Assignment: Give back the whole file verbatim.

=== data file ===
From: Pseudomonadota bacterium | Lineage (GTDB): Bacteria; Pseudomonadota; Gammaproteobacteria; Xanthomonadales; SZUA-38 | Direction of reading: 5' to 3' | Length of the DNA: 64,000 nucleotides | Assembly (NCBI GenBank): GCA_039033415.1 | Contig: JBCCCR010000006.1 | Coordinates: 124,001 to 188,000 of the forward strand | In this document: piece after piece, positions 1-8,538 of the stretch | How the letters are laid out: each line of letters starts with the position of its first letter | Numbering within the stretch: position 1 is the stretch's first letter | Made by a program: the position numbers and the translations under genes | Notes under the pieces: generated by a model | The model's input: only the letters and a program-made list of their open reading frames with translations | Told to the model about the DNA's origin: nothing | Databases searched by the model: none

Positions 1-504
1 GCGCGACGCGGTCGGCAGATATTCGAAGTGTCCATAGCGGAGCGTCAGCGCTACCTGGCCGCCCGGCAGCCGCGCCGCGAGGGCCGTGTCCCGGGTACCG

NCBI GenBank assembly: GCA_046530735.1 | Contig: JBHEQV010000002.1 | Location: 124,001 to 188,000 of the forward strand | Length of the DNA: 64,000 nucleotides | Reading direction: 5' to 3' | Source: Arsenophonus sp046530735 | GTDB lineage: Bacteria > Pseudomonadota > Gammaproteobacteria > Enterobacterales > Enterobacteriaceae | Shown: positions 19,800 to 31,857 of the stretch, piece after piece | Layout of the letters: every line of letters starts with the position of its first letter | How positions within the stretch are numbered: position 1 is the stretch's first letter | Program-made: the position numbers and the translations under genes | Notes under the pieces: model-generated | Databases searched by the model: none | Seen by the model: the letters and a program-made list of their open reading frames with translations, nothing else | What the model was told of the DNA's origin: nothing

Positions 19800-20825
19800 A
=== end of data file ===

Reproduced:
From: Pseudomonadota bacterium | Lineage (GTDB): Bacteria; Pseudomonadota; Gammaproteobacteria; Xanthomonadales; SZUA-38 | Direction of reading: 5' to 3' | Length of the DNA: 64,000 nucleotides | Assembly (NCBI GenBank): GCA_039033415.1 | Contig: JBCCCR010000006.1 | Coordinates: 124,001 to 188,000 of the forward strand | In this document: piece after piece, positions 1-8,538 of the stretch | How the letters are laid out: each line of letters starts with the position of its first letter | Numbering within the stretch: position 1 is the stretch's first letter | Made by a program: the position numbers and the translations under genes | Notes under the pieces: generated by a model | The model's input: only the letters and a program-made list of their open reading frames with translations | Told to the model about the DNA's origin: nothing | Databases searched by the model: none

Positions 1-504
1 GCGCGACGCGGTCGGCAGATATTCGAAGTGTCCATAGCGGAGCGTCAGCGCTACCTGGCCGCCCGGCAGCCGCGCCGCGAGGGCCGTGTCCCGGGTACCG

NCBI GenBank assembly: GCA_046530735.1 | Contig: JBHEQV010000002.1 | Location: 124,001 to 188,000 of the forward strand | Length of the DNA: 64,000 nucleotides | Reading direction: 5' to 3' | Source: Arsenophonus sp046530735 | GTDB lineage: Bacteria > Pseudomonadota > Gammaproteobacteria > Enterobacterales > Enterobacteriaceae | Shown: positions 19,800 to 31,857 of the stretch, piece after piece | Layout of the letters: every line of letters starts with the position of its first letter | How positions within the stretch are numbered: position 1 is the stretch's first letter | Program-made: the position numbers and the translations under genes | Notes under the pieces: model-generated | Databases searched by the model: none | Seen by the model: the letters and a program-made list of their open reading frames with translations, nothing else | What the model was told of the DNA's origin: nothing

Positions 19800-20825
19800 A